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glories of the Mother of God. They had communities, bound together by the holy spirit of love; the sweet charities of life, deepened and sanctified by their religion; the consciousness of moral purity in the midst of the darkest corruption; they had all the Christian graces, all that is lovely and of good report;' but they had no desert hermitages, no monasteries, no scourges for the rebellious flesh, no bair-shirt, no belt of iron around the loins, no solitaries on their pillars for years of self-inflicted misery, no irrevocable vows, surprised from youth, of mis-estimated celibacy. They loved one another so marvellously as to excite the jealous amazement of the heathen, but they had not those great supplementary truths which arose, according to Mr. Newman, out of heresy and strife. They had the strength to suffer persecution, but as yet had developed no theory of persecution,

There is another singular circumstance. Christianity is advancing towards its perfect development, while mankind is degenerating into the darkest barbarism and ignorance. From the beginning of the fifth to the opening, at the earliest, of the twelfth century (notwithstanding the premature apparition of Charlemagne and of our own Alfred), is the age of the most total barrenness of the human mind, of the most unbroken slumber of human thought, of the utmost cruelty, and, must we not add, licentiousness of manners. This is obviously too large a subject to be entered upon at present. Yet there is not a poet, from Claudian to Dante, not a philosopher (shall we except the rationalizing Scotus Erigena ?) from Boetius (a low point of departure) to Anselm. Even in the Church itself how many great names of writers do we encounter from the close of the fourth century to St. Bernard ?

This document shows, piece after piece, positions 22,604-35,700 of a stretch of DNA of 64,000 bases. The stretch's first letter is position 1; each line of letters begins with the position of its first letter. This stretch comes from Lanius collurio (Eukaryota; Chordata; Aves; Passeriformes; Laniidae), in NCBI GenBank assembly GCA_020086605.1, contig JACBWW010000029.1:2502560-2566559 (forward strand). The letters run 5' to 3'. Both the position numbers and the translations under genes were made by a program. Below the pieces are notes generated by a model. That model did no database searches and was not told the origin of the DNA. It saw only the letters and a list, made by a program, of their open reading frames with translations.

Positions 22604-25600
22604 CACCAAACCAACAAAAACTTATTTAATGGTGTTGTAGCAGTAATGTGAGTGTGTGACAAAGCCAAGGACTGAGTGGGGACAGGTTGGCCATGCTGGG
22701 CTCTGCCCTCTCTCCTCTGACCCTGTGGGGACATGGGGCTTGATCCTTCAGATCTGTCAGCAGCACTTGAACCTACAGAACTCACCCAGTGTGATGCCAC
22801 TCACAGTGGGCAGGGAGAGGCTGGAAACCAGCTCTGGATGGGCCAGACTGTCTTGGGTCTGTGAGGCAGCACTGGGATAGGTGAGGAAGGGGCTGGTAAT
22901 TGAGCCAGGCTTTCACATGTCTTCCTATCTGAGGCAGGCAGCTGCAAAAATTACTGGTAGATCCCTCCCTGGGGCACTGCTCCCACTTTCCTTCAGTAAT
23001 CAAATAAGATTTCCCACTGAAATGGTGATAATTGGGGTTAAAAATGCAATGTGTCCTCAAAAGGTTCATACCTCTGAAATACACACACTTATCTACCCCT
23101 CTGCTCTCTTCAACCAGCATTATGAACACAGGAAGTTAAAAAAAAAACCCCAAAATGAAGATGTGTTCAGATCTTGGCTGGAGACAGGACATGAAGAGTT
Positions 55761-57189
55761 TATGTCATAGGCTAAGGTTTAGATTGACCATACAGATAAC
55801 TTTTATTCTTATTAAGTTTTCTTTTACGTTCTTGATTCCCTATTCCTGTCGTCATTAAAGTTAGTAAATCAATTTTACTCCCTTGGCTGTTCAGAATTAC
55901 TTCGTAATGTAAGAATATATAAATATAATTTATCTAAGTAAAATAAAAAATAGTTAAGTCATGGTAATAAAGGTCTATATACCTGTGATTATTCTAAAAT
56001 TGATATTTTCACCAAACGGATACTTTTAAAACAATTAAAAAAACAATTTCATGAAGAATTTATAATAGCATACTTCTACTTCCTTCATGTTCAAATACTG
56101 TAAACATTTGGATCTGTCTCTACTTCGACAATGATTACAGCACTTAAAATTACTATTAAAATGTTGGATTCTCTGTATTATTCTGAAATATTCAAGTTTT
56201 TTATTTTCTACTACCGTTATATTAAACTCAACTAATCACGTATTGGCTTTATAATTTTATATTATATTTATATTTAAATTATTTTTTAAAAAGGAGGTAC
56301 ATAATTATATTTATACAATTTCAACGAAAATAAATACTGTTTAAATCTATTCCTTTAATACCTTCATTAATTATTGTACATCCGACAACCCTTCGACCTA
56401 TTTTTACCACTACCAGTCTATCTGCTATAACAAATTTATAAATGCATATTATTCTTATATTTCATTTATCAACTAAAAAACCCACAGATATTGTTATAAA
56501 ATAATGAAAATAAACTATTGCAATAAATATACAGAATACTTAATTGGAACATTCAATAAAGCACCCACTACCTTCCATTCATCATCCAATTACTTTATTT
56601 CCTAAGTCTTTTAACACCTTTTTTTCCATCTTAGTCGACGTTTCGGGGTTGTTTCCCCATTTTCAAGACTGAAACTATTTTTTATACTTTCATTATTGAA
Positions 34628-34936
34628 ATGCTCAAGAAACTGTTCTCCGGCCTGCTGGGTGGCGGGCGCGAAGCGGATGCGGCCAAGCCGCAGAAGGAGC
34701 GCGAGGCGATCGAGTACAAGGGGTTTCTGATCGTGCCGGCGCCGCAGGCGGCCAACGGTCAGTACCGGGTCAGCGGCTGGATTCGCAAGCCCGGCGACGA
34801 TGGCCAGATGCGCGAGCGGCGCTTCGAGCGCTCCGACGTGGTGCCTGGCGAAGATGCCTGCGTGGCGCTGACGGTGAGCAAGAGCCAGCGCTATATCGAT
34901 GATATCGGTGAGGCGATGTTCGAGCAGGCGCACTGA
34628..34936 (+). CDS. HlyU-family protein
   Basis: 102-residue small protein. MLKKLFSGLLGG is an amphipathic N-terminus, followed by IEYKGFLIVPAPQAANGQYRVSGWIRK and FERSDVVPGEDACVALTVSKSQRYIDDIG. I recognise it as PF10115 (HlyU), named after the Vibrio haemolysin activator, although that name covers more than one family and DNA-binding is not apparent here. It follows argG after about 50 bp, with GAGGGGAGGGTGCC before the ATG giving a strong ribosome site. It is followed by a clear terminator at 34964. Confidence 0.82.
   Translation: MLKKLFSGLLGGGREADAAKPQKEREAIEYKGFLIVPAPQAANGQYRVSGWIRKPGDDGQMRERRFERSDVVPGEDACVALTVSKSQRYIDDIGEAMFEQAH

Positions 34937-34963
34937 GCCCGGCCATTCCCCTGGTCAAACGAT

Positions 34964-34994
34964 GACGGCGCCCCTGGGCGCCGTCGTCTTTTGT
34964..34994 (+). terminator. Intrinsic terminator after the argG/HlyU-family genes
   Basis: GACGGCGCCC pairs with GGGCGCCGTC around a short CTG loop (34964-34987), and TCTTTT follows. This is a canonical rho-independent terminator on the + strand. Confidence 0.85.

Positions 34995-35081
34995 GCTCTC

It is strange that the clergy, that bishops, that popes, cannot escape the growing ferocity, the all-enveloping ignorance of the times; and yet they are not only faithfully watching the trembling lamp of Christian faith, but they are adding to its lustre. Their wisdom is (as we are to suppose) steadily on the increase, while every other growth of the human mind is


dwindling down almost to utter extinction. Even Mr. Newman pauses; he will not carry out to the full close his pregnant theory of development. Even he will not avouch the works of the Pseudo-Dionysius the Areopagite, quoted by Popes, and contributing to Medieval theology; (in how large a degree would be a curious question, which we commend to Dr. Maitland). Even he stops short of the false Decretals, that last and crowning development of a fatal principle-pious fraud, which makes the honest writer of ecclesiastical history tremble at every step he takes; and which tended in no inconsiderable degree to complete the majestic structure of the Papal power. Will Mr. Newman pursue his principle of the development of the supreme power into the direct assertion of universal temporal supremacy, as it was boldly advanced by Innocent III.? or, in his next • Essay on Miracles,' will he develop his faith into a vindication of a certain narrative of miracles in the works of Gregory the Great, from which some writers have vainly attempted to rescue the infallibility of that good and holy pontiff? Is there nothing of superstition which has been avouched by full ecclesiastical authority ? no exaggerated hierarchical pretension advanced with papal sanction ? Will he subscribe implicitly to all? Every canon ‘and every decree, every word which, after due deliberation, has been uttered by Infallibility, is of equal authority. We cannot elude one iota of the whole unrepealed decretals, without incurring the anathema which is ever their appalling close; each is as much an eternal Christian verity, as a sentence in the Sermon on the Mount, or those uttered by St. Paul at Athens, or written by St. John at Ephesus.